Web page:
Pomperaug group to tackle bacteria in river

By Steve Bigham | Republican American

SOUTHBURY – The Pomperaug River Watershed received mostly high marks this week, but officials say there are areas along the river system that are considered “impaired” due to high e-coli bacteria levels.

And the culprits include increased land development, poor drainage, failed septic systems, geese and farms animals.

But it’s not the drinking water that residents have to be concerned with – the aquifers here run deep and the water is pure, officials said. The concern lies in the bacteria-filled water runoff that makes its way into rivers and streams, affecting swimming, boating and fishing.

On Wednesday, officials from the Pomperaug River Water Coalition laid out some of the issues facing the 90-square mile watershed along with recommendations to address the problem. It’s part of the group’s mission to provide information, hear from residents and then complete an improved water quality plan of action by late summer.

The Pomperaug River Watershed sits mainly in the towns of Bethlehem, Southbury and Woodbury, although it touches eight towns.

The Weekeepeemee River is part of the watershed and has been on the state’s impaired list since 2012. According to the environmental consulting firm of Fuss & O’Neill, much of the problem stems from runoff from agricultural areas and equestrian facilities. The firm – hired to assist in the planning update – is calling for improved manure management. It has suggested a variety of berms, buffers and other mechanisms to keep bacteria out of the groundwater. Some improvements are as simple as cleaning up better after livestock, but others are bigger projects.

Southbury First Selectman Jeffrey A. Manville said the costs to farmers to incorporate these measures are prohibitive.

“It can cost a farmer $175,000. There’s no way for a small farmer to afford this. I’ve done the numbers. It’s impossible for farmers. I’m a farmer. I would love to, but it’s impossible,” he said.

Susan Peterson of the state’s Department of Energy and Environmental Protection said there are a number of grants and other funding aids farmers can use. But she understands the struggle.

“I realize it’s difficult, but we want to crack that nut somehow,” she said.

In more developed areas where more land is paved and covered with buildings and homes, storm water is unable to percolate into the ground where it can be naturally filtered. Instead, officials say, this “urban drainage” is making its way directly into streams or wetlands that lead to the Pomperaug River, then into Lake Zoar, the Housatonic River and eventually Long Island Sound.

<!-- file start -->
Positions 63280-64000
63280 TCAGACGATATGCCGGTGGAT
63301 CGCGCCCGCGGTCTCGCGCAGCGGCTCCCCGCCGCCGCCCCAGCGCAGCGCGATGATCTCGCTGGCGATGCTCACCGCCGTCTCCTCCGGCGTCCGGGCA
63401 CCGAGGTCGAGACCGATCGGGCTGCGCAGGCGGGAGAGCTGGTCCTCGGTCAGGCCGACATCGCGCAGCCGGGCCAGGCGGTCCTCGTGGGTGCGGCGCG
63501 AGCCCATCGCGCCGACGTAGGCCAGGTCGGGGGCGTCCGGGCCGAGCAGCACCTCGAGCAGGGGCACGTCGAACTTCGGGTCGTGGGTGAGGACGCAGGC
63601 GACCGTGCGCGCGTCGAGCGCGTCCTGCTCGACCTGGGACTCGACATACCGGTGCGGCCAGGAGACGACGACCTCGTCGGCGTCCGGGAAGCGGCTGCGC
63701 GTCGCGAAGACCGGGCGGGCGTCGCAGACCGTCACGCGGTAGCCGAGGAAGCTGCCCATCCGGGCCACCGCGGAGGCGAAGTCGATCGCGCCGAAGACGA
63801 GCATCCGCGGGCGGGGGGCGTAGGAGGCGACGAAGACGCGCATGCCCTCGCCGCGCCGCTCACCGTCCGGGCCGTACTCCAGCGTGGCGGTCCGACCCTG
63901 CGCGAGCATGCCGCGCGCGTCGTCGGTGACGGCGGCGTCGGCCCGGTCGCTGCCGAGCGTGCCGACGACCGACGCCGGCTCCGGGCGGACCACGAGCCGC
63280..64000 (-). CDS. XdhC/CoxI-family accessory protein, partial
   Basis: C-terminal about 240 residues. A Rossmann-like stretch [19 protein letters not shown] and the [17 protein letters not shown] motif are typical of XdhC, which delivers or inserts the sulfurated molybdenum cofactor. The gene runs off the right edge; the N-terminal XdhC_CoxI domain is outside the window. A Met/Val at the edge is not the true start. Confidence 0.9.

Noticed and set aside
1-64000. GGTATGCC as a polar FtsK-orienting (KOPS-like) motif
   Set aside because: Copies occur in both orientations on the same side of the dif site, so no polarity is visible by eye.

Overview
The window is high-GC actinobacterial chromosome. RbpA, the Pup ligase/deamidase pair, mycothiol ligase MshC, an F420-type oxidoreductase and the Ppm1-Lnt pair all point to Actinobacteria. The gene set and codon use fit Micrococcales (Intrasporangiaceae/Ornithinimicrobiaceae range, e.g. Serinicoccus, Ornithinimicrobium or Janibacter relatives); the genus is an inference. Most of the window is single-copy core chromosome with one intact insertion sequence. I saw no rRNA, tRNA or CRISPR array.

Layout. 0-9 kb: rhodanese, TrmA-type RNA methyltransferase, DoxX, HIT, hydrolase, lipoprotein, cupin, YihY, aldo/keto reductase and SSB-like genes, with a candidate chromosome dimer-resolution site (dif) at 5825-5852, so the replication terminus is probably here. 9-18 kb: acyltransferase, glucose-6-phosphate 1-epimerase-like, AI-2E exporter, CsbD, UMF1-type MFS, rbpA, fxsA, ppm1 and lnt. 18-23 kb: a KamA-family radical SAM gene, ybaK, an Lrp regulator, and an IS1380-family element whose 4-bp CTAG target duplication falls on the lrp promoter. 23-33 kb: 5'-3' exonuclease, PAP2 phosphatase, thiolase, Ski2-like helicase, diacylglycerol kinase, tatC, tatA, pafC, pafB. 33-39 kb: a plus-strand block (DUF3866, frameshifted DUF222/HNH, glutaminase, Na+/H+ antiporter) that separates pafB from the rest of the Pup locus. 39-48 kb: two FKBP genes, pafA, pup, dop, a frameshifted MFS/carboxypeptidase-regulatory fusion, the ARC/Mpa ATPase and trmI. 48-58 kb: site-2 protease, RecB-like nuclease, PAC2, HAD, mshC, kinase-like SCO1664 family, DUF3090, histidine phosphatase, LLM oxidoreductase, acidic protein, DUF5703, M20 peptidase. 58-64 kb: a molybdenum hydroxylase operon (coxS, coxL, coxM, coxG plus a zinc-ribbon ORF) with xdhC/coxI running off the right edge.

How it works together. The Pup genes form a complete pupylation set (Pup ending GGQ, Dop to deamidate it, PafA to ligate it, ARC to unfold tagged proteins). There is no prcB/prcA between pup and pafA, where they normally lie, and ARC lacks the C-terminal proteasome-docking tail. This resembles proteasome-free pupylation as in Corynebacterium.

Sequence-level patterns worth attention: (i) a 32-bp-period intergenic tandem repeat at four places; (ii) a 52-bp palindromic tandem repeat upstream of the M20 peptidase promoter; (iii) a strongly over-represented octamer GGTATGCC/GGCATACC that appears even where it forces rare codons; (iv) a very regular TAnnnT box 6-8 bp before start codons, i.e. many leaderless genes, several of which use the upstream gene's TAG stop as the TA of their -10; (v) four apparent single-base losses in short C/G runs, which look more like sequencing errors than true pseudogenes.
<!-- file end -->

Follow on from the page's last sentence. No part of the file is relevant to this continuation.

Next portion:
“We’re trying to get the water to go directly into the ground where it can be filtered rather than directly into the pipe that leads to a stream,” explained scientist Stefan Bengtson of Fuss & O’Neill.

Low impact development solutions include permeable pavement, bio-retention safeguards, underground filtration systems and even a vegetative treatment system, which replicates natural water-treating wetlands.

Another source of contaminated water are geese whose droppings get into the brooks and streams of the watershed.

Officials also point to what they refer to as illicit connections such as pipes, ditches and other man-made structures that deliver sediments, bacteria and other material directly into the watershed.

Southbury resident Thad Burr voiced his concerns about not just water quality, but water quantity, or lack thereof. He reported that a number of wells have gone dry since the recent opening of CPV Towantic Energy Center power plant in Oxford.

PRWC Executive Director Len DeJong said that is not part of this report – nor is pesticide and herbicide pollutants – but that they are issues that are being tackled at the state level. Another threat to the watershed is the salt used on roads during the winter, Burr said.

The Transylvania Brook is also considered impaired as are some isolated spots along the Pomperaug River itself.

Officials plan to increase their monitoring of bacteria counts at 14 stream locations. These areas will be tested once a month from April to October.

The Pomperaug River Watershed encompasses all the land that drains into the Pomperaug River. The watershed plan – which is required by the DEEP and Environmental Protection Agency for funding eligibility- was last updated in 2006.

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